Sunday, October 26, 2014

One Shot - Tailleur Bar

    From the Spring/Summer collection of Christian Dior in 1947 there came a tailored suit, which became one of the single most iconic garments ever produced, and launched a broad change in how women dressed, but far more importantly, how they thought of themselves.  That suit was called, simply, Bar.

    Made with a tightly fitted tussah silk jacket, with a deeply indented waistline and a padded basque that accentuated the hips, paired with a vast pleated black silk skirt that dropped the hemline several inches, Bar was a bald faced shout for change.  As a garment, it was completely different from what women had been wearing the prior decades.  The World War had imposed harsh restrictions, and women had grown used to making do, using less, and having skirts that hung at the knee, but not much lower. They had also grown used to the relative freedom of having had less compression on the waistline in styles for the past 40 years.  Suddenly they were being told that they needed to corset themselves again, and that skirts were about to become more cumbersome.
    The initial reaction was fiercely divided.  Some women applauded the change as a welcome break with the privations of the past, and rushed to shed the mannish shouldered dresses and suits they had been wearing for 10 years.  They wanted overt femininity again.  They wanted pretty for its own sake, without restrictions.  And so they were ready and willing to clap a copy of Bar onto themselves, and feel all grown up sexy again.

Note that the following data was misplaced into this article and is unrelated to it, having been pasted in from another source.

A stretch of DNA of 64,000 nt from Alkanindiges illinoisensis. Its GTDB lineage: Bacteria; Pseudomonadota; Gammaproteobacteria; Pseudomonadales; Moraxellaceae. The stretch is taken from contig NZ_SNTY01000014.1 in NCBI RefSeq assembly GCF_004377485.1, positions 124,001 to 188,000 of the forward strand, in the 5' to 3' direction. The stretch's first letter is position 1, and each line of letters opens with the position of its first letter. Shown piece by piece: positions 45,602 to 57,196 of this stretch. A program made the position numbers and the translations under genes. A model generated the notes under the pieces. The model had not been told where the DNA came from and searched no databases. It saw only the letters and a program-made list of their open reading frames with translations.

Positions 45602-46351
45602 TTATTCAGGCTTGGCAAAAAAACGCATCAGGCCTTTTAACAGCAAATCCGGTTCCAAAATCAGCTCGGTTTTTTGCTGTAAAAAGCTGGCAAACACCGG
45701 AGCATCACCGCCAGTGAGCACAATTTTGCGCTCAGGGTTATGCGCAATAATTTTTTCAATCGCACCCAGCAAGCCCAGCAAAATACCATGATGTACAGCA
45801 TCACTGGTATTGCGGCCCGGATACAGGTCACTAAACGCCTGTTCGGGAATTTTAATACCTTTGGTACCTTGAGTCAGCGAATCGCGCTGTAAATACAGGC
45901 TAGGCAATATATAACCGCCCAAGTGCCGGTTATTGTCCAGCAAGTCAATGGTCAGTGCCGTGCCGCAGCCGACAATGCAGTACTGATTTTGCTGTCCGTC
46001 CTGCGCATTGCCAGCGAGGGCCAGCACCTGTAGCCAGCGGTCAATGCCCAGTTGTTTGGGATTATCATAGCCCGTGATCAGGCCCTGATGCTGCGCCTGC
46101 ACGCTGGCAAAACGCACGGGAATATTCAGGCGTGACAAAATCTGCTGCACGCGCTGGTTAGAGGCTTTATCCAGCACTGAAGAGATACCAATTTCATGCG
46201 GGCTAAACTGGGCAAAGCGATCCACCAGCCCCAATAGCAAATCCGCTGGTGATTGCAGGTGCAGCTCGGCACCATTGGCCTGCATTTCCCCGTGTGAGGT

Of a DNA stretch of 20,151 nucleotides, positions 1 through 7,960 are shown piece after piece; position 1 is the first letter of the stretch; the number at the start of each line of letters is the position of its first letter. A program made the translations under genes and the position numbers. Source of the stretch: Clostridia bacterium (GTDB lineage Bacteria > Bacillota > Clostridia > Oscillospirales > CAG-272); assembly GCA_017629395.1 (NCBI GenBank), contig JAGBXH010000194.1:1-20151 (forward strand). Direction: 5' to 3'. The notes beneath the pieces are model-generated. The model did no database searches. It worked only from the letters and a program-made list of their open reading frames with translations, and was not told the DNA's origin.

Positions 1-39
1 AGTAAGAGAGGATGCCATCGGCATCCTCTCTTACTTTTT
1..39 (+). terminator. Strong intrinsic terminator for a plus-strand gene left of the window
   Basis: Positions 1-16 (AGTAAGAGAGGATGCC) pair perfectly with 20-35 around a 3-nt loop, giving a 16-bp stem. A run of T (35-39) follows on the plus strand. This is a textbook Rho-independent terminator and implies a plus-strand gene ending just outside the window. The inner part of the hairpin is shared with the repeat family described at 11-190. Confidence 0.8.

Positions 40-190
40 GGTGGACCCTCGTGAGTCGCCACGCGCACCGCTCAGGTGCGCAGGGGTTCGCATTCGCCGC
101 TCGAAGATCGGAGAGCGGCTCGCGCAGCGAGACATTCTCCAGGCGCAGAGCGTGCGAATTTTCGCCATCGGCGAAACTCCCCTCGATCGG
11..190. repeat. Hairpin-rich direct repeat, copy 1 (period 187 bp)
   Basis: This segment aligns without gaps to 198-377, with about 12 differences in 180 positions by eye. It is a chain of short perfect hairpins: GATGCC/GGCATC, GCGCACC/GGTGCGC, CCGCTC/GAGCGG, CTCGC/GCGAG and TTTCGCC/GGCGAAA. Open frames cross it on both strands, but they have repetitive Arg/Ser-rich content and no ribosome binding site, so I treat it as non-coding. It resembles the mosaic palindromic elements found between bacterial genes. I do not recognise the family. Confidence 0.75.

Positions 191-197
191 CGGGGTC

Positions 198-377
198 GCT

The other reaction, just as pronounced, was staunchly negative.  Particularly in places like England, which were still facing clothing rationing, the extravagant textile use seemed vulgar and wasteful, even unpatriotic.  And furthermore, many women bristled at the idea of stepping backwards to a vision of the female they thought was gone.  After forty years of comparative freedom from corsetry and confinement, the idea of subjecting themselves to it again, rankled.  And psychologically, many women saw it as a method of shooing them back into the kitchen, after a good long time of being out in the world, doing man's work.
    In the end, the style took hold and the New Look became the dominant style force. More women wanted to divorce themselves from the horrors of the War and the Depression. They wanted to step forward and away from all that, even if it was, in a sense, a step backwards.


  1. Remarkable look! : ) Interesting to compare the surviving garments with the iconic photographs; the different fit of the peplum could be put down to styling, possibly, but the notched and un-notched collar? Hmm, I wonder what the story is.

    1. I would imagine, Stephen that those slight alterations were all done at the behest of individual clients, who frequently request changes to existing designs.